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(generated from captions) ballot. We are not frientened

about that. Let me ask you this

because you've spent a long time and a lot of effort

putting this the together, have

you polled it? We've done some

research on these propositions. What's it tells

you? There's a very high level

of support for the proposition

that if a majority of employees

want a collective agreement in

a workplace then the employer

should be oblige ed to do it

and the levels of support for the proposition are in the

order of 80% amongst swinging

voters in marginal seats and I

think it is something that we

welcome debate about for that reason, aside from the fact it

is good policy and respects

people's rights. You've only

got to see there's a dispute in

Canberra at the moment on the

Defence Department. I met some

of the workers yesterday. There

is a contract down there who is

taking over a contract for some

of the services for the Defence Department. They're insisting

on AWAs , 10% pay cut and

you'll lose your job unless you

sign it. That's the terms.

That's John Howard's system.

The thing that it takes from

these workers, not only their

living standards, but their

dignity and that's the sort of

thing that has to be changed

when there is change to these

IR laws. I want to go back just

finally you've polled this in

marginal seats. We have,

yeah. You say 80% support? Indeed. Have you

polled the opposite, support

for the Government's

position? We do a lot of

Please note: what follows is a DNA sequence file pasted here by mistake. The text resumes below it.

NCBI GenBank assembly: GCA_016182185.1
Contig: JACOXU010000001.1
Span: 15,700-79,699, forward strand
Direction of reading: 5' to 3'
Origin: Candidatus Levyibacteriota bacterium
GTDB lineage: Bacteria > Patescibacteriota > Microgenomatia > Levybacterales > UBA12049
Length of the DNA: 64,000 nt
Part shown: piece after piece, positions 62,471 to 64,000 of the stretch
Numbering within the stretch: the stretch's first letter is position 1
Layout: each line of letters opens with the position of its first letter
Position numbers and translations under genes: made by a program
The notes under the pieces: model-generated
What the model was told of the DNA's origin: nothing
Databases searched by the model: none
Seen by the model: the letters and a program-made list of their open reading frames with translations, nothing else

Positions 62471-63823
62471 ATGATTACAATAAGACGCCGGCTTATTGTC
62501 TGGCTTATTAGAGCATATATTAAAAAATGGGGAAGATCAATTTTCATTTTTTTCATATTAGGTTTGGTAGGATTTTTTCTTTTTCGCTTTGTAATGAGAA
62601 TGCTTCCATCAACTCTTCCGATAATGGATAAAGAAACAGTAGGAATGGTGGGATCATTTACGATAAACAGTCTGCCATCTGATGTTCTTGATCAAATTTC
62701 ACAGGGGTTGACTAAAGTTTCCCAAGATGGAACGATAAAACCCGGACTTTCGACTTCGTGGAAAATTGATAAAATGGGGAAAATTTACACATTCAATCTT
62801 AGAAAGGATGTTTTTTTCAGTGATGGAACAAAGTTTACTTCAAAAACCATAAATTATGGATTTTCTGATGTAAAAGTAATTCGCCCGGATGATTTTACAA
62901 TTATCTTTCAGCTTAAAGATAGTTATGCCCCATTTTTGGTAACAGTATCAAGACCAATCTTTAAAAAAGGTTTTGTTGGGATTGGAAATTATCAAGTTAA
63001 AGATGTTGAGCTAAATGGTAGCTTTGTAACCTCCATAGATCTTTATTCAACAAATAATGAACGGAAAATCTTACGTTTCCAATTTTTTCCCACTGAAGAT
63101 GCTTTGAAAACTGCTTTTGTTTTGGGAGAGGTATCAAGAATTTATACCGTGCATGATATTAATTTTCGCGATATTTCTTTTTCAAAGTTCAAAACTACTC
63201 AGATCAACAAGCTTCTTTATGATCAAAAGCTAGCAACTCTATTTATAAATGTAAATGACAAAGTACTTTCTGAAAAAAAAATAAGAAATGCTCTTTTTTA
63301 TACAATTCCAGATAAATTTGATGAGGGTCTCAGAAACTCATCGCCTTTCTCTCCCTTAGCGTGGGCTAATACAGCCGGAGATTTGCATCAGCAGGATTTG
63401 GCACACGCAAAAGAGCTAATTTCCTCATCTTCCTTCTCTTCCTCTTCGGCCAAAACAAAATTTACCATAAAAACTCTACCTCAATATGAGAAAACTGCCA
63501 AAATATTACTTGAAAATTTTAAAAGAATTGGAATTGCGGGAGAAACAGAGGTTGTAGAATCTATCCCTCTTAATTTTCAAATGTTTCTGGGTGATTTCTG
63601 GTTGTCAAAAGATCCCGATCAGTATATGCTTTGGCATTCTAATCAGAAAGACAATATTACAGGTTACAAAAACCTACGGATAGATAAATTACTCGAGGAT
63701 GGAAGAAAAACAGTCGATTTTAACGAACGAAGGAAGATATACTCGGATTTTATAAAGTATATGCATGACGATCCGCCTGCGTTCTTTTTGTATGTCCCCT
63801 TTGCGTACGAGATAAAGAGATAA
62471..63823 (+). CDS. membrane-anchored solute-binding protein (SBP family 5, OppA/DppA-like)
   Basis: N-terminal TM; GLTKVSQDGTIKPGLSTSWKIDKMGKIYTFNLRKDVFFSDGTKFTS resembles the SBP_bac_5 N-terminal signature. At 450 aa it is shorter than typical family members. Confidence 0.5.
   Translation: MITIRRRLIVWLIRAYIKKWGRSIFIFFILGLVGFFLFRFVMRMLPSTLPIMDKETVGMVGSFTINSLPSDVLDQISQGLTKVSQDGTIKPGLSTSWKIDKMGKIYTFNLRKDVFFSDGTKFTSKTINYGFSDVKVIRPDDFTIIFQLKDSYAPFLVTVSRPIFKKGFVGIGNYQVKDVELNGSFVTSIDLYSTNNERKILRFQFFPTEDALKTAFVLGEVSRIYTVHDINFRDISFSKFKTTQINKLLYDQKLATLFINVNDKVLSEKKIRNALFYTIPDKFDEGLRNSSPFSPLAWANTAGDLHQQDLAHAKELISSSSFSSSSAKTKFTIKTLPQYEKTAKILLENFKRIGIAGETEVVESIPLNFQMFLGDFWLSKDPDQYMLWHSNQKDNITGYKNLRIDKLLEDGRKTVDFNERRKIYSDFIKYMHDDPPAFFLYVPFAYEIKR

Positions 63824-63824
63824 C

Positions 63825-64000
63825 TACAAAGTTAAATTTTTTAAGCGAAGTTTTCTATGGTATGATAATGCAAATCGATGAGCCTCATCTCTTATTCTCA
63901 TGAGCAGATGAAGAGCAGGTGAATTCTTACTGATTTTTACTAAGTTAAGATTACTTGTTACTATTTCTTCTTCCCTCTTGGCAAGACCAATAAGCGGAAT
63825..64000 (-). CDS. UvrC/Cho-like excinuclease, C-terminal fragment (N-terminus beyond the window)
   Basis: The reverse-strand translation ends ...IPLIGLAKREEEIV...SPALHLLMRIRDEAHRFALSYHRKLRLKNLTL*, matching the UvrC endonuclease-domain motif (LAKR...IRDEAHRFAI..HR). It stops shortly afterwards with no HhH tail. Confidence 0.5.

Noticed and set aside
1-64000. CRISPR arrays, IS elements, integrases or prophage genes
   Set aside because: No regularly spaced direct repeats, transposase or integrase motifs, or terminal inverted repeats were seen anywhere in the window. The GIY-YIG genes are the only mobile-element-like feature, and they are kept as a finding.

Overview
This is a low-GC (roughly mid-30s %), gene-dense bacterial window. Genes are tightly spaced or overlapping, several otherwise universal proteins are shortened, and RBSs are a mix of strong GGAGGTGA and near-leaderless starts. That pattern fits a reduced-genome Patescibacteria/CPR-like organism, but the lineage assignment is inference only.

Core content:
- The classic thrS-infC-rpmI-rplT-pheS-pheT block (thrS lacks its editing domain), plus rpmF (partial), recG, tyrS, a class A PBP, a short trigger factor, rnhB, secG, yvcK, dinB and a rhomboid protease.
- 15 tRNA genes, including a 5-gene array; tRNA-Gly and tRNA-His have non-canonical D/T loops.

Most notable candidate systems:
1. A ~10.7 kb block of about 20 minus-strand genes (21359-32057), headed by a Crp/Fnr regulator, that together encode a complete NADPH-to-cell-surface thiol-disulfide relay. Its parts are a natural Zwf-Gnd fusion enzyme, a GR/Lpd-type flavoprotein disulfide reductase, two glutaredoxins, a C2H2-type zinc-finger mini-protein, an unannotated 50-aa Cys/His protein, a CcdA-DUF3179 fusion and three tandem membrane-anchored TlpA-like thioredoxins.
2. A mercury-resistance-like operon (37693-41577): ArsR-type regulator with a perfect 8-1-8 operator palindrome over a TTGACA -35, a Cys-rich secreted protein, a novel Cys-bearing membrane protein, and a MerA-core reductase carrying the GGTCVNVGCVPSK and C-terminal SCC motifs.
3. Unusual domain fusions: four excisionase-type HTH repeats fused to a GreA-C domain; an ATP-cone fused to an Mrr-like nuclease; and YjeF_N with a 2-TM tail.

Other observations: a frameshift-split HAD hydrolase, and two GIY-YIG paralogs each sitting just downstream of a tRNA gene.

research on these issues and

people do not like individual

contracts and people

increasingly are learning

exactly what they are about.

They're not about employees

freely exercising some choice.

They're about an employer man

play on bargaining and that's

why business will resist our

proposal because they want

exclusive rights. They don't

want to have employees have a say. They don't want unions to

have a say. They want to have

the only say and that's the

system that John Howard is supporting. Greg Combet, we'll

have to leave you there.

Obviously more to discuss, but

we'll have to come back to that

at a future time. Thanks for

joining us. Thank you. The

deputy chairman of Russia's

Central Bank has been shot dead

by two gunmen in Moscow. Police

believe the attack on him was a contract killing and may have

been prompted by his efforts to

clean up the country's banking

system. In recent years he had

withdrawn the licences of

dozens of banks and just last

week demanded tough er

sentences for money laundering.

The Prime Minister and his

Cabinet held a moment's

silence. A quick look at the

weather now - mainly fine in

Brisbane and humid change

developing for Perth and

tomorrow should be fine in the

other capital cities. That's

all for this evening. Tonight's

interview with Greg Combet can

be replayed on our website at

abc.net.au/lateline and you can

download individual stories or

play back the entire program

from the site which also

contains our archives and

transcripts of most of our major stories. Maxine McKew

will be with you tomorrow

night. Please join her then. It

is over to 'Lateline Business'

with Ali Moore. Thanks, Tony.

Tonight Alcoa's plans for the

large est alumina refinery face

opposition. A vision of the

future from technology leader

Cisco Systems and the rash of

takeover activity in the health

sector. There's a lot of consolidation that is needed in

this industry to match pace

with what the private hospitals

have done.

First to the local markets

and Australia shared in the

global move upward today with

resource stocks in demand once

more, both the All Ords and the

ASX 200 rose by 1%. In Japan t

Nikkei was up 1.25%. Honda and

other export stocks did well.

But Hong Kong was slightly down

on profit taking. In New York,

the Dow of course opened

shortly at last night's close